Until the next gen of Shimano cantis came out I thought this version was the best on the market. I still have a set on one of my bikes. I would pick this version over the "Low profile" versions that still are available these days. Andy.
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Old 01-08-17, 11:59 AM
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Here are a couple pics of these brakes installed. I'd flip the straddle hangers around.

I may have an extra cable if you need one, but a regular brake cable would likely get the job done.


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Old 01-08-17, 12:04 PM
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3 & 4 - If they aren't sitting evenly then I'd make sure both are moving smoothly on the post. Also a kinked straddle cable could cause uneven tension on one side or the other, or it could cause the cable to not center well in the hanger.
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Old 01-08-17, 12:20 PM
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Shimano made a Wider cable hanger, so does QBP ..

Problem Solvers
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Old 01-08-17, 12:25 PM
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This may help.

The Geometry of Cantilever Brakes
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Old 01-08-17, 12:27 PM
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It's a bit of trial and error. I tried to make these "instructions" as user friendly as possible, not sure if I've accomplished that:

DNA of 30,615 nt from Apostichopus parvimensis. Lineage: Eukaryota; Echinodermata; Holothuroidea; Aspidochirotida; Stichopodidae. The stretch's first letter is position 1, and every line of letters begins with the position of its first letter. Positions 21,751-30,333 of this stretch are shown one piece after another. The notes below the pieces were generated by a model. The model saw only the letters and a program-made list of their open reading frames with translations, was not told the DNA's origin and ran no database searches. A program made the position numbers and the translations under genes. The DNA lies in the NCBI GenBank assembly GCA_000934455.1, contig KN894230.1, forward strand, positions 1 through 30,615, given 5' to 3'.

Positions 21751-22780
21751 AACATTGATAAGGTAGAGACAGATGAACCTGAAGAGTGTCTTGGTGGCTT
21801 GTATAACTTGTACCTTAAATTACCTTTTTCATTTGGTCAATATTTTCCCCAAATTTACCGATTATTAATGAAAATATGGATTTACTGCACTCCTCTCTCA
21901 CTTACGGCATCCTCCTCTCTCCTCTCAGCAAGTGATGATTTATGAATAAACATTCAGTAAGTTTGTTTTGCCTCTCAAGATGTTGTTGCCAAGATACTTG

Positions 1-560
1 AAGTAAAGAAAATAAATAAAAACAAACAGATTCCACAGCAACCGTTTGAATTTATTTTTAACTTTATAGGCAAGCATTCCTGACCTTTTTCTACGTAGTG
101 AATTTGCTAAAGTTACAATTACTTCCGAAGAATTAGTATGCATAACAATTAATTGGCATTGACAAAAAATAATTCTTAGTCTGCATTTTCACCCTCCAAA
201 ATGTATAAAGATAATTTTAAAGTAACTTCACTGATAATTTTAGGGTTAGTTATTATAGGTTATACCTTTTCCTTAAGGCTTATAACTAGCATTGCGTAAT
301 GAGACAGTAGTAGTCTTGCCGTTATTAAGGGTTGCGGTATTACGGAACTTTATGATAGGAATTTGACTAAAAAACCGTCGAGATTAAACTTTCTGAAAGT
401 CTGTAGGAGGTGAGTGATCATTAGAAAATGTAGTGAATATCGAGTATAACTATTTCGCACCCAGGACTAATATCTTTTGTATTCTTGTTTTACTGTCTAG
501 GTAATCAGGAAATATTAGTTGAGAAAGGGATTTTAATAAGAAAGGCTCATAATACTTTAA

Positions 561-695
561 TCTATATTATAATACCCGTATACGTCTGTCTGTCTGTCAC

Cantilever brake adjustment - Cycle Gremlin
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Old 01-08-17, 01:42 PM
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Originally Posted by fietsbob View Post
Shimano made a Wider cable hanger, so does QBP ..

Problem Solvers
I highly recommend the Problem Solvers Wide Cable Carrier. I like to keep the carrier as low as possible, consistent with tire/fender clearance of course. Then I set the brake pad clearance by adjusting the straddle wire length. You set the side-to-side balance by shifting the straddle wire in the carrier. Put the brake return springs in matching holes if your frame has more than one.
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Old 01-08-17, 02:47 PM
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I have an old Nishiki Ariel with the same brakes, As previously stated, these brakes are not the easiest to set up but once adjusted are pretty darn powerful brakes.

Two things that are key are install two new cables, housing and get two new yoke cables and getting the pads to hit the rim correctly. Don't short-cut on the cables.

You're on the right track for the initial set-up. What you'll want to do is clamp the pads lightly against the rim with a large C-clamp. I modified an old Park spring-type brake third hand to do this but a C-clamp will work also. Or you can have a buddy hold them closed to the rim. Adjust the pads so that they hit the rim dead on and the face of the pad hits the rim flat. This sometimes isn't easy and it takes some trial and error. Once done, the rest of the adjustments are pretty straight forward.